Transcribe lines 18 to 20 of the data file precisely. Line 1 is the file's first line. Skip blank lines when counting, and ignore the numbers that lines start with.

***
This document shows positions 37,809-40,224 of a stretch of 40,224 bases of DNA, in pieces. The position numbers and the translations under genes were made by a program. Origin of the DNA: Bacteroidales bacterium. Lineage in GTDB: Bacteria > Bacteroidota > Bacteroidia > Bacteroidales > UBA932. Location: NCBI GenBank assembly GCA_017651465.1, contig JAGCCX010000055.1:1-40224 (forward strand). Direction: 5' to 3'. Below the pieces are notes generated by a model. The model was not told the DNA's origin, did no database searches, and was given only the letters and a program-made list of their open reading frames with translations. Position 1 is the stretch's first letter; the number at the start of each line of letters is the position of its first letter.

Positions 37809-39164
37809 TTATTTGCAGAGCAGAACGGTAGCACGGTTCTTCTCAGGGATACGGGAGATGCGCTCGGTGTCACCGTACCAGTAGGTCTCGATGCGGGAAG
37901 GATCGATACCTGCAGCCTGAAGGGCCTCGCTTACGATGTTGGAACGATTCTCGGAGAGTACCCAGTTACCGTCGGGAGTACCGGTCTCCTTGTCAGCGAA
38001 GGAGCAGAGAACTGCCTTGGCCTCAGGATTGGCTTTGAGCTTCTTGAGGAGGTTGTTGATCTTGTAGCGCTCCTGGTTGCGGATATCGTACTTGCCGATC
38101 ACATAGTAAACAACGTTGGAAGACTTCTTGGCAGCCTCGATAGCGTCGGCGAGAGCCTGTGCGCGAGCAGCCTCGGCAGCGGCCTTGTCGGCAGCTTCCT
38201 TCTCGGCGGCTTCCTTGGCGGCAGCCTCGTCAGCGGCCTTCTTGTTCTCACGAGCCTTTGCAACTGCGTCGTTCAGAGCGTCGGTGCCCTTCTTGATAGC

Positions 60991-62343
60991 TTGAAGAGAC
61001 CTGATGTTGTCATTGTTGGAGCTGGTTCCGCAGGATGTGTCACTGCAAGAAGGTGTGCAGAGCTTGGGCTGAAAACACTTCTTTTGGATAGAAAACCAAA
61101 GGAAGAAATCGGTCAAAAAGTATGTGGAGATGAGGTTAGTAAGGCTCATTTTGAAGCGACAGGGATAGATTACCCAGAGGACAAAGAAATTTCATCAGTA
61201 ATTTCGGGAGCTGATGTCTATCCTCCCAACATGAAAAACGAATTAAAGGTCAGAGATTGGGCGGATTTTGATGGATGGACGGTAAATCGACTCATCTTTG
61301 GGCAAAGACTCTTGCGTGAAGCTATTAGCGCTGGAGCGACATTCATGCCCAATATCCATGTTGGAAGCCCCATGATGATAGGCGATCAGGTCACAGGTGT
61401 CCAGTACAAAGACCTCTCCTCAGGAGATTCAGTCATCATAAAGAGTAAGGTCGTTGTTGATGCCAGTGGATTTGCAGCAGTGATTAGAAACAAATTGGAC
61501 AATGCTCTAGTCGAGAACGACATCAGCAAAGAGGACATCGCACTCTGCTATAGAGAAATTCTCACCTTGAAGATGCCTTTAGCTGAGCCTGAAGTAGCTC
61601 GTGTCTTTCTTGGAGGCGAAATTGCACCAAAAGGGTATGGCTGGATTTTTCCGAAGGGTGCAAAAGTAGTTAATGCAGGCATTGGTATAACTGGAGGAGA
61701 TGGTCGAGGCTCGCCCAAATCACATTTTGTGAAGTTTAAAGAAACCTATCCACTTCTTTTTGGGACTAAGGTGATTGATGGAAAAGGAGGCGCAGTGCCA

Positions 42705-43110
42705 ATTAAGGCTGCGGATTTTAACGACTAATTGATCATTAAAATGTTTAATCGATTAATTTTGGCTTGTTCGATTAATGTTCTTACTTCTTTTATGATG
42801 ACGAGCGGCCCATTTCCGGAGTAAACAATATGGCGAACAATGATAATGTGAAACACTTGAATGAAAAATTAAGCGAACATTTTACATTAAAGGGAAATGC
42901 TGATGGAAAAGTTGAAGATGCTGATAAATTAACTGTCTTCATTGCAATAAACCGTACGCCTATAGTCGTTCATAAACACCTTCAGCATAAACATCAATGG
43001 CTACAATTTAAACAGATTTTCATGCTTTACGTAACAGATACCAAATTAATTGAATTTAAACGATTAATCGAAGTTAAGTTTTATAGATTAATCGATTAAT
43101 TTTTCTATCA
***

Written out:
Positions 42705-43110
42705 ATTAAGGCTGCGGATTTTAACGACTAATTGATCATTAAAATGTTTAATCGATTAATTTTGGCTTGTTCGATTAATGTTCTTACTTCTTTTATGATG
42801 ACGAGCGGCCCATTTCCGGAGTAAACAATATGGCGAACAATGATAATGTGAAACACTTGAATGAAAAATTAAGCGAACATTTTACATTAAAGGGAAATGC